A counter-terrorism expert has said that a rise in the number of people being referred to the government’s de-radicalisation programme is a result of the “climate of fear” being felt by public sector workers.
Dr Rizwaan Sabir, a lecturer at Liverpool John Moores University who specializes in counter-terrorism and insurgency, spoke to 5Pillars after The Guardian revealed that almost 4,000 people were referred to the Channel programme last year, an average of 11 people a day.
Channel is part of the Prevent strategy which supposedly identifies and provides support to individuals who are at risk of being drawn into terrorism.
Under the new counter terrorism law public sector workers such as teachers, lecturers and doctors are required to look out for the “signs of radicalisation” and report people (overwhelmingly Muslims) to the terror authorities if necessary.
“The rise in referrals suggests that the indicators used to assess ‘radical’ behaviour are far too ambiguous and generic and are therefore being applied too broadly by public sector workers,” Dr Sabir said.
“It also suggests that public sector workers are most probably confused about what their responsibilities under Prevent are and are therefore struggling to distinguish between ordinary behaviour and behaviour that is claimed to be indicative of future terrorism.
“At the same time, the significant increase in referrals can be explained by a climate of fear which operates on two levels: Firstly, public sector workers may be fearful that the failure to refer individuals to Channel may cause them to face some personal repercussion by the state, which is why they may be making Channel referrals more frequently and without enough self-reflection.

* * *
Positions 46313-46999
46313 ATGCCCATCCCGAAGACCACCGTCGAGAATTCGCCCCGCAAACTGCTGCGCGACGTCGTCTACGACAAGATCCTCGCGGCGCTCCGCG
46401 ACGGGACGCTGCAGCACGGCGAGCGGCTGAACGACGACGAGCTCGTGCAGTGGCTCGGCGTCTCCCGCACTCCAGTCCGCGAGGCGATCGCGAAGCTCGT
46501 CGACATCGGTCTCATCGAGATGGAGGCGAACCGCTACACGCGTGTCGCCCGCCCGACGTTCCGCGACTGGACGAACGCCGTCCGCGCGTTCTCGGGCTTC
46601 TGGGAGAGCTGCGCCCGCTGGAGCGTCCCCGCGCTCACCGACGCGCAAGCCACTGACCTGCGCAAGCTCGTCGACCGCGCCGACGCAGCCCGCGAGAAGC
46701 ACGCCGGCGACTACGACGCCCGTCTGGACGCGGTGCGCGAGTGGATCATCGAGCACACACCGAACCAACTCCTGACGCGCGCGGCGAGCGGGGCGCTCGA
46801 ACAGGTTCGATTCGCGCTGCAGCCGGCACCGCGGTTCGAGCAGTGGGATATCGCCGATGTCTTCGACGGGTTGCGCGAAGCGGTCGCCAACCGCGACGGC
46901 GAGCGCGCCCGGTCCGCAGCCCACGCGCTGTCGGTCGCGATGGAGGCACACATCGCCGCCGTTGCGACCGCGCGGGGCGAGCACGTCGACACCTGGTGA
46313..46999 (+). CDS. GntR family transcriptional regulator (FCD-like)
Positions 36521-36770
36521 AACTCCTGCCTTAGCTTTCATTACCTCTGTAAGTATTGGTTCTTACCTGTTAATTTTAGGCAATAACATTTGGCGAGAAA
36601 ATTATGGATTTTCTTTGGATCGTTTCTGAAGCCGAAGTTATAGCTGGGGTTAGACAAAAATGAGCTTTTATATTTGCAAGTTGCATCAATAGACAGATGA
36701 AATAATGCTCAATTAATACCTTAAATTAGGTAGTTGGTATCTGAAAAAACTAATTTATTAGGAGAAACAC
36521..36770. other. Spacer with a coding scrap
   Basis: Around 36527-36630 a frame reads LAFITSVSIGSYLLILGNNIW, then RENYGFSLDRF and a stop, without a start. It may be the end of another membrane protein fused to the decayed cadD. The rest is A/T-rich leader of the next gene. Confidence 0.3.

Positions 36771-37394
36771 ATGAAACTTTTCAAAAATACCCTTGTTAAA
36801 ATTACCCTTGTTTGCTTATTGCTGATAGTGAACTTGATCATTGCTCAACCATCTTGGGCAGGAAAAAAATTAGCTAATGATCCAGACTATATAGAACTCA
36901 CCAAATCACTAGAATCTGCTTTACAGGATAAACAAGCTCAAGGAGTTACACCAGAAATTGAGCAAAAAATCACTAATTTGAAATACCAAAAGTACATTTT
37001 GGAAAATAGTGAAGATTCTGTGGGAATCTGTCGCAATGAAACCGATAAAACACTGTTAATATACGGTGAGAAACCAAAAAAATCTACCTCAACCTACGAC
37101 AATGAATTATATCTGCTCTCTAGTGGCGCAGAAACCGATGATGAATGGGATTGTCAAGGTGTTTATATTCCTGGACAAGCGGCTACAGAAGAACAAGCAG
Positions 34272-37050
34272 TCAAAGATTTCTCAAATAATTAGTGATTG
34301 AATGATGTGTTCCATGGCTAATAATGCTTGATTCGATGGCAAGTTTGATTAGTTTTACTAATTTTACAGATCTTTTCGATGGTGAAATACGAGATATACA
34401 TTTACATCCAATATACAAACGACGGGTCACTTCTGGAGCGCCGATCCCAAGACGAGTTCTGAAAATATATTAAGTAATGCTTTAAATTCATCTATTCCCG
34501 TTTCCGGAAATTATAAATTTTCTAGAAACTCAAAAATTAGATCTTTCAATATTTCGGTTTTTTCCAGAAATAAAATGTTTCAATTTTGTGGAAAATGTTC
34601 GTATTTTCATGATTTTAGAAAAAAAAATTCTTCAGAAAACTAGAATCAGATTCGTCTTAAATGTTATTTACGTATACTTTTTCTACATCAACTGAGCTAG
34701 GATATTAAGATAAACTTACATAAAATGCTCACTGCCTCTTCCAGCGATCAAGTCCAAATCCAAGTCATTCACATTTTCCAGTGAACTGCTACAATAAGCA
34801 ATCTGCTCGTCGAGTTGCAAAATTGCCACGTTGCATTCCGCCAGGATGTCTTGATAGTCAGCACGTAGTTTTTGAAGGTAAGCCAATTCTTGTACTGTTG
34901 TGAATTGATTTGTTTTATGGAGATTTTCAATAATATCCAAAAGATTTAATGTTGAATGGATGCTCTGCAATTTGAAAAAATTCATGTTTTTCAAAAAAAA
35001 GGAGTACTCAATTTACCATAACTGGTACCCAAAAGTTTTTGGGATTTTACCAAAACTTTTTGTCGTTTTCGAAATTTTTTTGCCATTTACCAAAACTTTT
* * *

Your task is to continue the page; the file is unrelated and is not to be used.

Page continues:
“Secondly, this fear is constantly being played upon by the negative and Islamophobic discourse put forward by the government and mainstream media outlets, both of whom overwhelmingly equate Islam as being an intrinsic threat to the UK, and Muslims to be a fifth-column and an enemy within.”
Dr Sabir also said that the large number of under 19s being referred to the counter terrorism authorities suggests that “ordinary adolescent behaviour” is being conflated with “signs of future criminality” and that teachers are struggling to distinguish between the two.
It also suggests that rather than nurturing radical ideas and critical thinking amongst pupils, schools and colleges are erring on the side of caution and reporting pupils to Channel, he said.
Dr Sabir added that the rise in the number of referrals suggests an “overreaction” by public bodies.
“This overreaction seems to have been influenced by a few things. The pressure placed on public bodies through the Counter-Terrorism and Security Act to refer individuals to Channel or face potential sanction themselves; the continued negative and Islamophobic imagery of Muslims being a ‘security problem’ and a ‘national security threat;’ and the failure of public bodies to come together and organise a concrete and coherent campaign that goes beyond a discussion of boycotting Prevent and seeks to resist the government’s increasingly successful attempt to police lawful, legitimate and democratic ideas and actions.”